Correct me if I'm wrong but BEAST is because of CBC in TLSv1.0, right? So to eliminate the threat of BEAST all CBC cipher suites which are SSLv3 or lower have to be disabled, right?

Lets jump into the real world example. See the Qualys SSL Test for my test domain. You'll see that I have disabled SSLv3 (and lower of course) with protocols. To maintain some old clients which do not support TLSv1.1 and at the same time maintain Perfect Forward Secrecy for those clients I have to use some CBC cipher suites that came with SSLv3 or TLSv1.0.

Here are some samples of clients I have to maintain (with link to Qualys SSL Client Info site).

Here is my OpenSSL 1.0.1e cipher suite configuration:


Does anybody see a solution to fix BEAST and maintain Client/PFS? I only see max. TLSv1.0 and CBC only cipher suites on the client side.

To catch up with Michael Hampton: Yes, RC4 is not a solution. I forgot to mention that.

  • Could someone add BEAST and PFS tags, please?
    – burnersk
    Dec 24, 2014 at 14:22
  • You don't want to do this. BEAST isn't a significant threat anymore, and mitigating it requires enabling RC4, which is considered weak and is getting weaker. Dec 24, 2014 at 14:37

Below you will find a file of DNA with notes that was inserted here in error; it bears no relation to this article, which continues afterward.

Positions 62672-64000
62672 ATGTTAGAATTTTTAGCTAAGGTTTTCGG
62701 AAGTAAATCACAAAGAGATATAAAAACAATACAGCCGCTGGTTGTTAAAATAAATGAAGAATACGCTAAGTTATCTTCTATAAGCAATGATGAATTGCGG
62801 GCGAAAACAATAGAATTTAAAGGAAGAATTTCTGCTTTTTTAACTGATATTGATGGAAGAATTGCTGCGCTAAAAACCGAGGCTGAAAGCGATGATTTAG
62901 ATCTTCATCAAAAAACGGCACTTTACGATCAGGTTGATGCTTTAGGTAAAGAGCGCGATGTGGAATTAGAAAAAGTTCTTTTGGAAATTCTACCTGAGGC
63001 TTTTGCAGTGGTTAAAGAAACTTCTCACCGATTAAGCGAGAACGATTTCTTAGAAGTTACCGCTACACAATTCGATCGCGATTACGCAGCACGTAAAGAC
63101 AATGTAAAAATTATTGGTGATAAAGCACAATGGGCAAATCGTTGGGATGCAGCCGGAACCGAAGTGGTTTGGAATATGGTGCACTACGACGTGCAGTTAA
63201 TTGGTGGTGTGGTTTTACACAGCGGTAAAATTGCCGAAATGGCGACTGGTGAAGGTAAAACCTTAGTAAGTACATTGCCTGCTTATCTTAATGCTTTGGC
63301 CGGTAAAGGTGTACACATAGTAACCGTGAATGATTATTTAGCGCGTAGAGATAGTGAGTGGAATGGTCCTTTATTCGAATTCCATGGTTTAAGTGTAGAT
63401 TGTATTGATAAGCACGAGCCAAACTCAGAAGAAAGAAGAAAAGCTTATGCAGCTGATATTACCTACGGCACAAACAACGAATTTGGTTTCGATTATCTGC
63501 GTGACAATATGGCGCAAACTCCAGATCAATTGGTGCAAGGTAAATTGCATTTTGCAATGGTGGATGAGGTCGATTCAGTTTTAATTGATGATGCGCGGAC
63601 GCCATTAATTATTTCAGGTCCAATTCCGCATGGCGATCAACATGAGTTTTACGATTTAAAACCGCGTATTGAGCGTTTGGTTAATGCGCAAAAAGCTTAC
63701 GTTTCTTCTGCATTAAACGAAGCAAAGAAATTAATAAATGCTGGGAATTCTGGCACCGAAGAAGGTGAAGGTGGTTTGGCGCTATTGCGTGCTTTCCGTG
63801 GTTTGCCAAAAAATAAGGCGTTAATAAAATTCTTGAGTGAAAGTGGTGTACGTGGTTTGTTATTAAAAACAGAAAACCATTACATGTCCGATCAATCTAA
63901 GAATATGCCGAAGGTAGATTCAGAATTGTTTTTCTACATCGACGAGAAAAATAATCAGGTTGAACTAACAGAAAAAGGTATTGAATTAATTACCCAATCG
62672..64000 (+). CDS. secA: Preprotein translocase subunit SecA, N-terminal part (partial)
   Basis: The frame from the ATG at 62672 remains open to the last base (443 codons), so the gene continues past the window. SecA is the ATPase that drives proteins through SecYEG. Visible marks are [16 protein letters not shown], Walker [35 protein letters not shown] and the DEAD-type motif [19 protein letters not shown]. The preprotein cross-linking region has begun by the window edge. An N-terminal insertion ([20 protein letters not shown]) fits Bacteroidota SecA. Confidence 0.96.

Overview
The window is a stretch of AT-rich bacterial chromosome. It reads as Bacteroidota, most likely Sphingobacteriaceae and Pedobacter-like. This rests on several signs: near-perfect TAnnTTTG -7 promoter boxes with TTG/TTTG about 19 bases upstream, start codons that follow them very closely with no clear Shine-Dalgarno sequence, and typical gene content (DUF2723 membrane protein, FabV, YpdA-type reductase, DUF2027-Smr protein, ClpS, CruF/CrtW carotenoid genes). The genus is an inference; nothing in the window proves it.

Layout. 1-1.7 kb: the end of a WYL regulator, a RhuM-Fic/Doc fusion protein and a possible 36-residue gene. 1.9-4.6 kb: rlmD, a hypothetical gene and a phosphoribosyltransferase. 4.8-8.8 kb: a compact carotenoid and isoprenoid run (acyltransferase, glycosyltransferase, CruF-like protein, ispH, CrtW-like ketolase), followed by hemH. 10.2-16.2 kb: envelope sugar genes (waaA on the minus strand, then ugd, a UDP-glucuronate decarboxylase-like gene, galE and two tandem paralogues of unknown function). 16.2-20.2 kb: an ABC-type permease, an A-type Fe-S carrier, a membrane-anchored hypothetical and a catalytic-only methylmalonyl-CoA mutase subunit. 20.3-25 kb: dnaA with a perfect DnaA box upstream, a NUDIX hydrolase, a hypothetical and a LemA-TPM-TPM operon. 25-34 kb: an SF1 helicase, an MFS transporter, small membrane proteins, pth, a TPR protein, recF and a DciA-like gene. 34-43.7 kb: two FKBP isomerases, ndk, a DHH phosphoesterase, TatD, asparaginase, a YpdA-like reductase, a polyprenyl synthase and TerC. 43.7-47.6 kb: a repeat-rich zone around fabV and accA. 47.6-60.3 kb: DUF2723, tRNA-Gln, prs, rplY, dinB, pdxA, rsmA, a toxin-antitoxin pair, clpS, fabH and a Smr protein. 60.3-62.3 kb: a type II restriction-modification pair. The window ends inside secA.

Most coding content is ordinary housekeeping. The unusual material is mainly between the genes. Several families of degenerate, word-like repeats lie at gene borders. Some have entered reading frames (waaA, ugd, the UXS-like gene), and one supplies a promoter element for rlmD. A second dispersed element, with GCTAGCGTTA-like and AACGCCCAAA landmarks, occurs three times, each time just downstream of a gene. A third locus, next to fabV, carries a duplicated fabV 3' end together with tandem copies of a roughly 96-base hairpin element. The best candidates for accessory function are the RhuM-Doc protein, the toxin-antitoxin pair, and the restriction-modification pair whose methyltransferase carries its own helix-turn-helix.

• Note that when the Qualys indicates a configuration failure, it doesn't mean the configuration can't connect to the server. The results for one of my test servers indicates 'IE 11 / Win 7 R Protocol or cipher suite mismatch', but I can actually load the site with the failed configuration. Note that I'm mostly a cargo cult admin when it comes to OpenSSL, but I wanted to advise that failure on Qualys doesn't mean the site won't load.
    – Paul
    Dec 24, 2014 at 15:40

1 Answer 1


Sorry, this can't be done, and doesn't need to be done anyway.

BEAST is no longer considered a serious threat, as client-side patches have been available for affected platforms for years now (even for XP!), and server-side mitigation requires RC4, which is now considered too weak to be secure and only makes things worse.

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